Bill Stevenson’s playing in Black Flag and the Descendents provided an archetype for hardcore drumming, making Stevenson perhaps the most influential player from the original West Coast punk scene. Beyond the kit, his bandleading and songwriting credits with Descendents and All and his deep production and engineering résumé place him among the most important figures in all of American punk rock.
Stevenson’s speed, precision, and economy of technique on the drums are legendary. “Back in 1987, I wanted to develop my stamina,” Superchunk/Bob Mould drummer Jon Wurster recalls, “so I started playing along to the Descendents’ Liveage! album every day. Bill is the king of the lightning-fast 16th-note roll, and to be able to hang in there with ‘Myage,’ ‘Coolidge,’ and ‘I Don’t Want to Grow Up’ felt like an accomplishment.”
John William Stevenson was born on September 10, 1963, in Torrance, California. While working at a bait shop with future Black Flag/Circle Jerks singer Keith Morris, Stevenson got a drumkit in hopes of playing in Morris’s band Panic. That was not to be…just yet. By the late ’70s the self-taught drummer had connected with guitarist Frank Navetta and bassist Tony Lombardo in the first Descendents lineup, and after recruiting Milo Aukerman as lead vocalist, they made a statement on 1982’s Milo Goes to College LP that can still be heard in Green Day, Blink-182, and a legion of pop-punk bands. From the galloping snare intro of “Myage” to the quick mixed meters of “Suburban Home,” the album became the punk-drumming bible for a generation of nascent pounders.
While still in high school, Stevenson had the chance to play with Keith Morris when Panic, now known as Black Flag, needed a replacement for drummer Robo, who was unable to travel due to visa issues. Stevenson did most of the band’s 1981 U.K. tour, and after the Descendents went on hiatus in ’82 (see their album title for the reason) Bill joined Black Flag full time. Between 1983 and 1985, he toured incessantly and appeared on six discs with the group.
The first side of Black Flag’s 1984 sophomore album, My War, Stevenson’s first with the band, featured material similar to the group’s seminal 1981 debut, Damaged, but at a more moderate tempo, proving early on that band and drummer could slay in decidedly non-caffeinated settings as well. Stevenson is required to show even more restraint on side two, with each of the three loping tracks passing the six-minute mark. As drummer Jeff Gretz (Zao, From Autumn to Ashes) notes, “What makes ‘Nothing Left Inside’ and most of the My War album amazing is the tension Bill creates by not picking the pace up as the verse leads into the chorus, but slowing down, only to snap back to the original tempo on the new part.”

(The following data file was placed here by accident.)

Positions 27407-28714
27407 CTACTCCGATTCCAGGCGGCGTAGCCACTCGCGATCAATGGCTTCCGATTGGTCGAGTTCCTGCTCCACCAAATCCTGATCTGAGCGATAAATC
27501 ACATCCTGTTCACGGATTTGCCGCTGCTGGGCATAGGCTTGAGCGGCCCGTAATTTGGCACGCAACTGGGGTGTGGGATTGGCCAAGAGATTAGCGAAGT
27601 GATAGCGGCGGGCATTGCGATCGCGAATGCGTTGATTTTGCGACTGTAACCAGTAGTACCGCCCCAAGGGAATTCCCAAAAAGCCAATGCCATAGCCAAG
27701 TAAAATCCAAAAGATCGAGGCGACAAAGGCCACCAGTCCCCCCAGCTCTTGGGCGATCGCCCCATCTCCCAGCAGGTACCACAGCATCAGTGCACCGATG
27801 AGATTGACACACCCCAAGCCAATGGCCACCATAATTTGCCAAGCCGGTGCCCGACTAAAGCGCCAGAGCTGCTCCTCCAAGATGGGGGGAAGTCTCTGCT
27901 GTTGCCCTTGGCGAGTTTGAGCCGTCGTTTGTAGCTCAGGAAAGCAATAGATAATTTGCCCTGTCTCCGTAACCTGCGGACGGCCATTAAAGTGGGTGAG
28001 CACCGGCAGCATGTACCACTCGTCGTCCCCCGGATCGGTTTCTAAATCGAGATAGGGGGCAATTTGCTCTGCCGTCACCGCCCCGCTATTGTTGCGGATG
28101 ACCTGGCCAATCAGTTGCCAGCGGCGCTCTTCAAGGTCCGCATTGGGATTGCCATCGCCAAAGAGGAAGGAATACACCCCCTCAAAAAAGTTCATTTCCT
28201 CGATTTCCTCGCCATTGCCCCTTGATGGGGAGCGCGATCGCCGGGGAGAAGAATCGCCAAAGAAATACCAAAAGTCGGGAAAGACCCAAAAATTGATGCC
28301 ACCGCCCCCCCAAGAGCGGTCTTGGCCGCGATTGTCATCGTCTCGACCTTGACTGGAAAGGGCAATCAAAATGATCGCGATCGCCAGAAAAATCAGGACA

As 1984 continued, Black Flag’s music moved further away from the straight-up-and-down hardcore punk anthems of Damaged to incorporate even slower heavy metal elements as well as guitarist Greg Ginn’s improvisational explorations. Evidence of Stevenson bridging the gap between free improv and hardcore can be heard on side two of Black Flag’s second release of 1984, Family Man, and on its instrumental 1985 EP, The Process of Weeding Out.
Stevenson never stopped writing Descendents-style material, though, so when that band reconvened he dove right in, keeping up the intense touring schedule and releasing an album a year through 1987’s All. That title became useful for multiple reasons, providing the group’s new name when Auckerman once again left to focus on his academic career, and encapsulating Stevenson’s worldview as laid out in the song “All-O-Gistics.” The work pace continued, with All releasing nine studio albums between 1988 and 2000. In addition to serving as an outlet for Stevenson’s growing songwriting and drumming abilities, All offered valuable production experience, and when the group landed a major-label deal in the mid-’90s, it used the advance to build what would become Blasting Room Studios, in Fort Collins, Colorado. To this day Stevenson engineers and produces albums there for artists like Rise Against, Puddle of Mudd, Face to Face, Alkaline Trio, NOFX, and the Lemonheads.
If nearly 500 credits as a performer, writer, engineer, and producer aren’t evidence of superhuman abilities, in 2009 Stevenson found himself in the emergency room with an eighteen-inch blood clot in his lungs, followed within a year by a tennis-ball-size brain tumor and ensuing weight gain, with the drummer topping out at around 385 pounds. Separately these things could kill anyone, yet Stevenson came out of the tumor-removal surgery with minimal recovery time, even more driven than before. Recent performance footage of Descendents, Flag (featuring former Black Flag members), and the melodic hardcore project Only Crime shows Bill still laying it down as if nothing ever happened.